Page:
At the local level, key agencies in some districts—especially those with more than one Sure Start programme—are already beginning to think about an area­wide strategy to link the programmes up and to address the areas in between.

11. We recommend that there should be substantially increased Government support for, and investment in, integrated initiatives like Sure Start and Early Excellence Centres.

The Government has made clear that its broad strategy for the early years is to secure good quality, fully integrated services for parents and their children.

The Green Paper, "Schools: Building on Success" stresses the Government's determination to encourage the development of new integrated early years centres which draw on the strengths of the public, private and voluntary sectors. Through the Early Excellence Centre programme, Sure Start, Neighbourhood Nursery centres and other programmes the Government intends to create—and will encourage others to create—up to 100,000 new full­time nursery education places where childcare is available to cover a normal or extended day.

By March 2004, we will have doubled the number of Sure Start programmes from 250 to 500. The level of spending on Sure Start will correspondingly increase from £184 million a year to £499 million a year by 2004. This represents a growth in real terms of over 36 per cent a year. We also plan to expand the Early Excellence Centre programme to up to 100 centres by 2004 including designating centres operating within Sure Start areas and centres developed through the Neighbourhood Nurseries initiative. In this way, the great potential synergies between programmes can be exploited and built on to improve services for young children and their families.

In October 2000 we launched a new Initiative to encourage maintained nursery schools and other existing providers of early education and childcare services to expand into new areas and extend their services for parents and children. We aim to help 250 schools in this way by 2004. We have also established a small pilot programme, involving projects in five local education authorities, to test innovative approaches to combining early education with wraparound care. The projects, which will run until March 2003, will look at different ways and methods of integrating provision of this kind for three and four year olds and will provide models of good practice that can be adopted more generally. We hope to be able to announce extension to new pilot areas shortly.

12. We recommend that the evidence from comprehensive evaluations of Early Excellence and Sure Start should be used actively within Government across Departments to support and promote the further development of integrated policy and practice under the leadership of one Department.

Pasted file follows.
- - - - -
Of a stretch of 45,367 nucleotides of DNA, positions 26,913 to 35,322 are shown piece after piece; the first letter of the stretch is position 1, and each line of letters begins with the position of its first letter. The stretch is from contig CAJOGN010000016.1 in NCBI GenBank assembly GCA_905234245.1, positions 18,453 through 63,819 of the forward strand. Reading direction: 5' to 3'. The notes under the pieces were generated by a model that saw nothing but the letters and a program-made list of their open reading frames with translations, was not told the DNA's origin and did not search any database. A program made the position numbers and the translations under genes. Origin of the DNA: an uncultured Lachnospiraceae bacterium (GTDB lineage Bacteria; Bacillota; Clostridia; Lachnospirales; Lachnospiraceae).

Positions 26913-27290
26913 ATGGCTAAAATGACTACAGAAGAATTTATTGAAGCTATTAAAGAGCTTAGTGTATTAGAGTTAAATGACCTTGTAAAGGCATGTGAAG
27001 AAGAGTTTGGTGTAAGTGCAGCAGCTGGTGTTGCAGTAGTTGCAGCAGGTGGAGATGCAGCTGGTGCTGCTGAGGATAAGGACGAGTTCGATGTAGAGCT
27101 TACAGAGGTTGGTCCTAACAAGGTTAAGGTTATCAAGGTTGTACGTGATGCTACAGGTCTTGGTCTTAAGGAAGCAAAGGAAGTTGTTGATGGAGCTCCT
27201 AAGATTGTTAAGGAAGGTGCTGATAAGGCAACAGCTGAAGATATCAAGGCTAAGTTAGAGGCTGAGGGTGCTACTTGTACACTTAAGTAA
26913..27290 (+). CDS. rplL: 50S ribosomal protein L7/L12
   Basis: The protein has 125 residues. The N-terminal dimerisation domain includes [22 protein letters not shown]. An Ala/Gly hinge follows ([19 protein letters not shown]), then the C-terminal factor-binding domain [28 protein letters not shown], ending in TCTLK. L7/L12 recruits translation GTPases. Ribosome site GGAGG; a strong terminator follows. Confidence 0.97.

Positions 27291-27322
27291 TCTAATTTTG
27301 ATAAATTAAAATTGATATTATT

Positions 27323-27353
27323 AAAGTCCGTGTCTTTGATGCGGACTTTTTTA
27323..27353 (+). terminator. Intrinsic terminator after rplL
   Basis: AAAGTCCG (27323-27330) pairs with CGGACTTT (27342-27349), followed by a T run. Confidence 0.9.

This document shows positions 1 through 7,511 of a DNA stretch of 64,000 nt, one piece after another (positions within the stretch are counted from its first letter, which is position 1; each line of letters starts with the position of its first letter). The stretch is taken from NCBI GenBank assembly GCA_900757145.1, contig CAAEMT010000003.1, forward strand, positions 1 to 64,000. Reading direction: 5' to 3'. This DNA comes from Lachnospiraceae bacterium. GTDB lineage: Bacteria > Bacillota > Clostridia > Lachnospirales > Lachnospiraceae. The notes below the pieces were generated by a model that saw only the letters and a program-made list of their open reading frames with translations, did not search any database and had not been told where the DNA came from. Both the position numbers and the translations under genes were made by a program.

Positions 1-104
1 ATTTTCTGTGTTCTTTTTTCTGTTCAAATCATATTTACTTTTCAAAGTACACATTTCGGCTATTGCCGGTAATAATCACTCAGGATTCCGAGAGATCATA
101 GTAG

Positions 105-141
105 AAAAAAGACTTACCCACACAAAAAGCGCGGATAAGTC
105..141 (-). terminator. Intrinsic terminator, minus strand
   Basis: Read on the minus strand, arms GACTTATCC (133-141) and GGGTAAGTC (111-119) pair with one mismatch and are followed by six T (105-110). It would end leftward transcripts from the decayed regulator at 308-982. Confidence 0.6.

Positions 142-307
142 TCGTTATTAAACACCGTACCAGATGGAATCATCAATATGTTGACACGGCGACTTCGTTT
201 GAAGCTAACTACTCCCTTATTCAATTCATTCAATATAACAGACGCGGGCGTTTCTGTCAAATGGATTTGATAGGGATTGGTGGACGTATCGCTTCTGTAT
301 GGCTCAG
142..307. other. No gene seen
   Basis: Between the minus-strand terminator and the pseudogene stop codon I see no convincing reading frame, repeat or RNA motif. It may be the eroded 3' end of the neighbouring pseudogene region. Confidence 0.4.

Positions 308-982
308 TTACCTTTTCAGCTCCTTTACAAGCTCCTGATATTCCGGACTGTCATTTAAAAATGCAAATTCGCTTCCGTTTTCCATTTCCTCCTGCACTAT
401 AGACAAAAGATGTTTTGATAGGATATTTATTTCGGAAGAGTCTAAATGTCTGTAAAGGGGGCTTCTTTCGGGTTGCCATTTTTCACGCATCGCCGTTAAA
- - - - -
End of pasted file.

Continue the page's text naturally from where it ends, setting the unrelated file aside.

A large­scale, long­term national evaluation of Sure Start began in January 2001. The purpose of this evaluation is to inform the Government about what aspects of Sure Start are most effective. It will look at both short­term and long­term outcomes, and will track a sample of Sure Start children over time to see whether and how Sure Start has improved outcomes for them in later life.

A comprehensive framework for evaluation of the Early Excellence Centre pilot programme is in place. It aims to show how different forms of integrated provision work in different local contexts; to identify and disseminate good practice in the delivery of quality integrated services for children and families; to identify the impact and outcomes of integrated services; and to demonstrate the cost effectiveness and value for money of the programme. Its findings will highlight issues for policy and to inform the future development of the programme. Evaluation evidence is a key plank in the delivery of the dissemination strategy planned for the programme. Early findings have been published and other opportunities will be sought to share their good practice. An initial publication—First Findings—reported that Early Excellence Centres have the potential for enhanced cost saving outcomes. In one case, for every £1 spent on Early Excellence Centre services for family support, £8 was saved on alternative services. The findings of these evaluations will be widely available across Government departments as well as the wider public.

13. We recommend that the adult:child ratio should be no more than fifteen­to­one in Reception and Year 1.

14. We recommend that children below compulsory school age should be taught informally in ways that are appropriate to their developmental stage and their interests. We recommend that in Reception and Year 1 classes there should be fifteen or fewer children for each member of staff working with the children in the class.

The Government recognises the advantages of greater adult:child ratios for younger children. The size of infant classes for children in Years R, 1 and 2 are already being limited to 30 as part of the Government's class size pledge. The further initiative to increase the number of teaching assistants working in primary and secondary schools in England by 20,000 by 2002 will make a substantial contribution to reducing the number of children to each adult in the classroom. 60 per cent of all reception classes currently enjoy an adult: pupil ratio of 1:15 (2:30) and £56 million is being made available between 2000-01 and 2002-03 to reduce reception class ratios to 1:15 in the 60 most deprived Local Education Authorities.

The Government agrees that the teaching of children below compulsory school age should reflect their developmental stage and interests. This is consistent with the Curriculum Guidance for the Foundation Stage which was published in June 2000 and very widely welcomed by early years practitioners; researchers; and specialist organisations. The QCA is developing further guidance on planning for the curriculum in all Foundation Stage provision, including that in primary schools.